Field Notes: Volume 16, Number 20
This Week’s Harvest
Winter Squash (Delicata and Acorn)
By Courtney Buchholtz
I once again find myself looking out of the window at the raindrops falling from the sky. Fortunately for us, they seem sparse—or so I keep telling myself! We have managed to get a few late transplants into the ground this week, to finish off the fall crops. How sweet it is not to have anything to water anymore during the day. We spent some time this week “harvesting” harlequin bugs into pails of soapy water in an attempt to combat their efforts to munch on the fall brassicas. I am not sure who won the contest—Jose, Colette, or me—but I assure you, we all gave it our best effort. On a small scale, hand picking pests can be rather effective over continuous spraying, and a bit of a game should you choose to make it one.
From the Fields: The potatoes you saw this last week will unfortunately be the last. Half of the remaining bed we had to harvest was rotted due to all of the moisture we have seen in recent weeks. Savor those last few bites! We will also say goodbye to the tomatoes. I am sad to see them go, as we had anticipated harvesting them through September, but I’m sure most of you would agree that there has been an abundance of them this season; maybe it is best to move on. We are doing our best to keep the weeds at bay. A little sunshine would go a long way toward helping us dry out, and would allow for better cultivation. Some work on the carrots and rutabagas is in store, which should help them size up in the days to come. The lettuces and beets remain untouched by the geese that occasionally visit the fields and seem to be enjoying the cooler weather. Now for some drier weather—and sun. Everything seems to be at a standstill. Hanging out in the soil, and not growing a whole lot. We shall see what the days to come bring us.
The sounds of cicadas have given way to the music of the crickets and migrating birds. And the few crisp nights we have had are a sample of my favorite season yet to come: fall! On Friday, the season will officially be upon us. This will be my first fall on the East Coast and I am hoping it’s a good one. Watching the leaves turn various colors and drop are signs of another season being laid to rest and the winter coming on, which is a time for all of us to rest and renew.
Take care and have a wonderful week,
Courtney Buchholtz & Your Farmers
Reminders: RSVPs to Send and Boxes to Return
Please don’t forget to RSVP to the Ecosystem Farm SHAREholder Potluck on Saturday, October 1, from 11 a.m. to 2 p.m. We would love to see our SHAREholders and their families there, for a wonderful afternoon of good food and conversation. Click here to learn more about the event. You can RSVP by emailing Courtney Buchholtz at firstname.lastname@example.org no later than Wednesday, September 28. A sign-up sheet will also be available in the packing shed.
Please remember, too, to return packaging materials to the farm. In particular, we have found ourselves low on 3/4 bushel boxes, which are not recyclable (due to their wax coating) and which, when cared for, can last a long time. We encourage you to bring reusable shopping bags with you to the farm, in which to carry home your harvest. We appreciate your help with our efforts to reduce waste and save money.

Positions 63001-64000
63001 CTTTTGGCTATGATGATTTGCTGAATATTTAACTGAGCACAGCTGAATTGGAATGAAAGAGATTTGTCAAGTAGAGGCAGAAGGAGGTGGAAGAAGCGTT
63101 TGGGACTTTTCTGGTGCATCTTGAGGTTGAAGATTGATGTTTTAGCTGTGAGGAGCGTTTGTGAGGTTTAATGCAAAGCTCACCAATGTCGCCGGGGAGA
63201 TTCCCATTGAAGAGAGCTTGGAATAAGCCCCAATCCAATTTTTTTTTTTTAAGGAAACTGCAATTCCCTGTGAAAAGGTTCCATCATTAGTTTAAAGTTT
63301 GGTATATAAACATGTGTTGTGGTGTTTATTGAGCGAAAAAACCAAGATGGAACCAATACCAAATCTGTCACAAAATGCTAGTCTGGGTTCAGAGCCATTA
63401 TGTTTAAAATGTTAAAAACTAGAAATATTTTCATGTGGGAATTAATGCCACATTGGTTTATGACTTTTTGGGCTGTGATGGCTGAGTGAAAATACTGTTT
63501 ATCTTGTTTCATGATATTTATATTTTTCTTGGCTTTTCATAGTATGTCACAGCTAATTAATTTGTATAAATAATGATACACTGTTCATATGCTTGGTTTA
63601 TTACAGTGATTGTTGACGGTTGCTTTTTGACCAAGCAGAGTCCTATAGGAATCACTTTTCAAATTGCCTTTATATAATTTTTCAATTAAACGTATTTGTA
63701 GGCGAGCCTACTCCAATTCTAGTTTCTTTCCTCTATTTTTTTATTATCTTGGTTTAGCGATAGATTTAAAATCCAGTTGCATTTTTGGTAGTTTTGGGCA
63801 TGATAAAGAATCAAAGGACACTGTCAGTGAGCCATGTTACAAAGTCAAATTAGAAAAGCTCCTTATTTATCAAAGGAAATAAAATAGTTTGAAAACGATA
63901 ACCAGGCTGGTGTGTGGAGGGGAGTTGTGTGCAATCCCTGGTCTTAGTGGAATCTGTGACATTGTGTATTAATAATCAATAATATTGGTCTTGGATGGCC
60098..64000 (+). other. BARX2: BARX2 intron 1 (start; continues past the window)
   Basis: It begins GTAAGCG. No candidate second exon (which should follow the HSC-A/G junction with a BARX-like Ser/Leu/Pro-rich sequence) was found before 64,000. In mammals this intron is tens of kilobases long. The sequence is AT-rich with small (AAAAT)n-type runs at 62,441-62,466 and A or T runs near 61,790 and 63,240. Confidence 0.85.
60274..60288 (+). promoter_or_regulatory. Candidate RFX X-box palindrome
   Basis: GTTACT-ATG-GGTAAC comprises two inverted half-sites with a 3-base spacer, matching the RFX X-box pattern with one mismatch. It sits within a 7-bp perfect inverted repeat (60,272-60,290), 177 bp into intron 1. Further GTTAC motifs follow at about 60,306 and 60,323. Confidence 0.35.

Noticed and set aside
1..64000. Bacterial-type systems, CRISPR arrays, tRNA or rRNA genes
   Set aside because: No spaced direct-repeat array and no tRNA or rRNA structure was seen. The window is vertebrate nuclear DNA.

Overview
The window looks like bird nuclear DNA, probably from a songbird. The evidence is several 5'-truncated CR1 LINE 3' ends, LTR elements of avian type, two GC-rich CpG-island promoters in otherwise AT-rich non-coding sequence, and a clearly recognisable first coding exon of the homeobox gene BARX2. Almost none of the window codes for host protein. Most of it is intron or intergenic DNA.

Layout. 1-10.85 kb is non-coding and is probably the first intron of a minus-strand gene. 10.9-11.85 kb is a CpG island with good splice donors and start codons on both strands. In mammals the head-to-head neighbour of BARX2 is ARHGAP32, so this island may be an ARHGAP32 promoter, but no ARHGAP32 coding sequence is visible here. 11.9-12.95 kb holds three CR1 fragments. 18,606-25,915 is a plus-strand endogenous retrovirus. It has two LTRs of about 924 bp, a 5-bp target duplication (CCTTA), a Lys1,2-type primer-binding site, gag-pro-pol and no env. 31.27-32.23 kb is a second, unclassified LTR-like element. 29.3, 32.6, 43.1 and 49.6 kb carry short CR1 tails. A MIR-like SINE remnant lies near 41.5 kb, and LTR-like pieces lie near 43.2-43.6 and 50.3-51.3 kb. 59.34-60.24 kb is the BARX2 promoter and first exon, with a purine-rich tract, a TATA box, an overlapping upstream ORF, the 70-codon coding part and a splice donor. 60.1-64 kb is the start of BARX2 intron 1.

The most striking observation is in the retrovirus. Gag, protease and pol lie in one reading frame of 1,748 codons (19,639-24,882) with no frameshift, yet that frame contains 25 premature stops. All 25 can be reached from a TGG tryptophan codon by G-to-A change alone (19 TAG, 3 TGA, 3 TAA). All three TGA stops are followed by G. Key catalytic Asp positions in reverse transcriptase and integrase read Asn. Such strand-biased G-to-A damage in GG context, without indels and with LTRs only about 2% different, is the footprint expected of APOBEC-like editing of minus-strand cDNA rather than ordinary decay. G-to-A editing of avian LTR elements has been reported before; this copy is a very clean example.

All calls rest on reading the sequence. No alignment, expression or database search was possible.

Below, photos from this week on the Ecosystem Farm. Click images to enlarge, or view them on Flickr.
This Week’s Recipe: Roasted Acorn Squash and Tomatoes
Recipe adapted from Real Simple
1 acorn squash (about 1 1/2 pounds), halved, seeded, and sliced 1/4 inch thick
1 pint tomatoes, quartered
4 cloves garlic, sliced
2 tablespoons olive oil
kosher salt and black pepper
1 tablespoon chopped fresh oregano
Preheat oven to 425 degrees F. On a large rimmed baking sheet, toss the squash, tomatoes, and garlic with the olive oil, 1/2 teaspoon salt, and 1/4 teaspoon pepper. Roast until squash is tender, 20 to 25 minutes. Serve, sprinkled with the oregano.
African American Heritage Day: Saturday, September 24, 2011, 11 a.m. to 4 p.m., Visitor Center: This annual event will celebrate the region’s history and culture with “Enduring Traditions: Rich Connections to Our Past.” Bring the family for a day full of music, living history demonstrations, children’s activities, fascinating panels, and the best soul food this side of the Mason Dixon line! Click here for event schedule.
Ecosystem Farm SHAREholder Potluck: Saturday, October 1, 2011, 11 a.m. to 2 p.m., Ecosystem Farm: The Ecosystem Farm invites our SHAREholders and their families to join us for a fall potluck. Please bring a dish to share, utensils to use (including plates, cups, and silverware), and a blanket or chair to sit on. The potluck will take place on the Ecosystem Farm; in the case of inclement weather, we will move indoors to the Education Center.
It’s one thing to purchase produce that’s in season, and quite another to cook it. Sustainable Table is a monthly cooking course that demonstrates how to use in-season fruits, vegetables, and herbs to create healthful, wholesome, and delicious meals. Each class will spotlight one well-loved fruit or vegetable standard and one unusual item. Participants will receive printed recipes to take home.